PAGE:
By Martin | Monday, July 2, 2018 | 7:57 AM
I was seventeen, in the spring semester of my first senior year of high school, when I had my first car date. Until that time I had only been allowed to date trucks. At seventeen I didn’t know that much about women. I knew they cried a lot and owned a lot of shoes. (After getting married and raising a daughter I realize I only know what my wife and daughter allow me to think I know.)
All through grade school I thought girls were only good for transporting cooties. I got past the cooties stage in junior high school but didn’t lose my fear of females. By the time I reached high school I realized they could do more than just get emotional and point at my hair so I decided to ask one out. After eighteen failed attempts I got my first date. She had to get off of the fork lift to answer the phone but she said “yes.”
I took two weeks to make myself pretty. To alleviate my acne problem I plastered my face, using a #10 caulking gun, with a cream that was impervious to water and could only be removed with steel-enforced sandpaper by a professional wearing lead-lined gloves. It almost worked but one about the size of a peanut survived. Even this did not discourage me. I had an answer. Being a pious teenager concerned about lost souls, I put a band-aid on it and decided to tell her I cut myself saving.
Night fell (in my situation I really think it was either tripped or pushed) and it was time for the big date . . . uhh . . . the experience, not her size. I had my mom’s car, my dad’s lecture, and a five-pound bag of breath mints, enough to cover that first critical hour. The piece de resistance was dousing myself with an industrial-strength bottle of English Leather. My face was twitching, my legs were shaking, and my hands were sweating. I knew I was either ready for my first date or my hair tonic was eating through my scalp.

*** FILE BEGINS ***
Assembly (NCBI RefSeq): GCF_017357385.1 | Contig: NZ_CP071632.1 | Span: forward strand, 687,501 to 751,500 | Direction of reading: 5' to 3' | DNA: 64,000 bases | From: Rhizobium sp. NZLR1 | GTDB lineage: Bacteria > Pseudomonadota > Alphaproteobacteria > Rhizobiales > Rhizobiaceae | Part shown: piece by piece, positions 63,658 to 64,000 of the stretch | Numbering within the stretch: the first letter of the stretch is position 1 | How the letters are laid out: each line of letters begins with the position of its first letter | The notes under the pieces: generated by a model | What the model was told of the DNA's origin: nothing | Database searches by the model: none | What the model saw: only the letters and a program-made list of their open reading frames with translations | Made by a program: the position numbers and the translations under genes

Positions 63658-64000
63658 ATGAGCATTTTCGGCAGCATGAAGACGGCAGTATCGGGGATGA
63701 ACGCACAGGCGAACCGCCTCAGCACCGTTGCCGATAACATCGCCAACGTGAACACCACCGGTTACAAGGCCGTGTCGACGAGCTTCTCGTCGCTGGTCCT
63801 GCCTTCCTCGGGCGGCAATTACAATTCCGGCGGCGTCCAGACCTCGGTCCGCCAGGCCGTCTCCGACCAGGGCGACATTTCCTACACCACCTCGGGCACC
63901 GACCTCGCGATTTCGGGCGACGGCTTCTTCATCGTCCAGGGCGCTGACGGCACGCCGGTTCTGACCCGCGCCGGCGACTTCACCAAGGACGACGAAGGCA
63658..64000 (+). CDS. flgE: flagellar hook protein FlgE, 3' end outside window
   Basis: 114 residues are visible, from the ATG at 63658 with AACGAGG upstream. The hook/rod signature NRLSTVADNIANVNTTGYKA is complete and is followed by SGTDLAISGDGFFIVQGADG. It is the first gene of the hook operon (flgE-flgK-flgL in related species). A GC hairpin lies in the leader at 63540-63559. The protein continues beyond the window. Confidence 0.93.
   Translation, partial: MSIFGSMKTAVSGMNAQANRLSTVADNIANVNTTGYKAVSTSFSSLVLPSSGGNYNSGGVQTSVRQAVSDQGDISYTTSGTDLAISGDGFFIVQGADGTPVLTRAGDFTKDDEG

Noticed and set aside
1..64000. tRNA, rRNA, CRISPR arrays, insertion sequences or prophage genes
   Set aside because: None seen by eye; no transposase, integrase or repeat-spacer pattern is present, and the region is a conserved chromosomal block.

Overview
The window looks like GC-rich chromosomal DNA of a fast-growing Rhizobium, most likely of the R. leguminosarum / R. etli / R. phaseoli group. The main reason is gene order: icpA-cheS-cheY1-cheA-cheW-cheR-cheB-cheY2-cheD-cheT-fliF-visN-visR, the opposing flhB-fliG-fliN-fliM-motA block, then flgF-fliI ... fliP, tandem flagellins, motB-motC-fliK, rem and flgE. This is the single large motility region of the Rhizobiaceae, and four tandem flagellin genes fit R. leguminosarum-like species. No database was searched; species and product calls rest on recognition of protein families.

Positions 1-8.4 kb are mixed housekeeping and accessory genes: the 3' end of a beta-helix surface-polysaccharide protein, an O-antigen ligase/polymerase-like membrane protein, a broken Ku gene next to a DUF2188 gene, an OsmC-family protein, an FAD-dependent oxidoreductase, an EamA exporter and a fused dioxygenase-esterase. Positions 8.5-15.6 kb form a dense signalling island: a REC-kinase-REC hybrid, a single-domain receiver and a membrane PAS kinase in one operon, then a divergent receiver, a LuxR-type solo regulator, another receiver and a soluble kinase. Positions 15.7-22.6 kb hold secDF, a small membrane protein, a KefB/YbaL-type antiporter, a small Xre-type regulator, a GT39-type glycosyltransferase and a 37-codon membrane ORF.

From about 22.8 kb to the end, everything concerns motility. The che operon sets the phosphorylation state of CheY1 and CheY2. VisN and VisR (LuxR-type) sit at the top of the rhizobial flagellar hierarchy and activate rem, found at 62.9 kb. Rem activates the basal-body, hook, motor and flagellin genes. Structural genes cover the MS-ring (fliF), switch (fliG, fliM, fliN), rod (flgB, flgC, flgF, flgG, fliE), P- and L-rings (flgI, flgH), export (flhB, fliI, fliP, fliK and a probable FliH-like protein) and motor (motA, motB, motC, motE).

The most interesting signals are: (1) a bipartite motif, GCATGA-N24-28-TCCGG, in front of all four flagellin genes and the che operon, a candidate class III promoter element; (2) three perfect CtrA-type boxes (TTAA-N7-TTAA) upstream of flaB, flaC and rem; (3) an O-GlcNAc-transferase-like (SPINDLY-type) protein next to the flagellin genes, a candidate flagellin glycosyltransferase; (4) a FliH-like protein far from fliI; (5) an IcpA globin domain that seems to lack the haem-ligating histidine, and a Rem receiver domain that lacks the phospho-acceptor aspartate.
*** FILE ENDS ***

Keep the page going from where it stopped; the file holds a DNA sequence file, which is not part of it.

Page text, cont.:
Adolescence is like being on a first date that lasts for six years. It is literally a first date with life – filled with awkwardness, fear, joy, sadness, loneliness, love, and often all in the same day. You could have experienced every one of those emotions in one night during our church group devotion time at Fuge last week. Like the cream covering his face, what’s on the outside is not necessarily indicative of what’s on the inside of a teenager.
Do you have a teenager in your home? Remember what it was like to be one. These can be the most rewarding years in parenting. Today’s teenagers have some of the same struggles we did plus others we didn’t and they desperately need our understanding, patience, encouragement, prayers, and love. They sometimes need our lectures but they never need our condescending attitudes. Pray for our students. Pray for Michael Lamb and all of our youth leaders as they work with our students.
Adolescence, as colorful as it is, cannot be seen with the naked eye -- only experienced. No reservation needed. Just enjoy it when you get there. There is room for everyone to experience once. It’s a great place to visit . . . but you wouldn’t want to live there.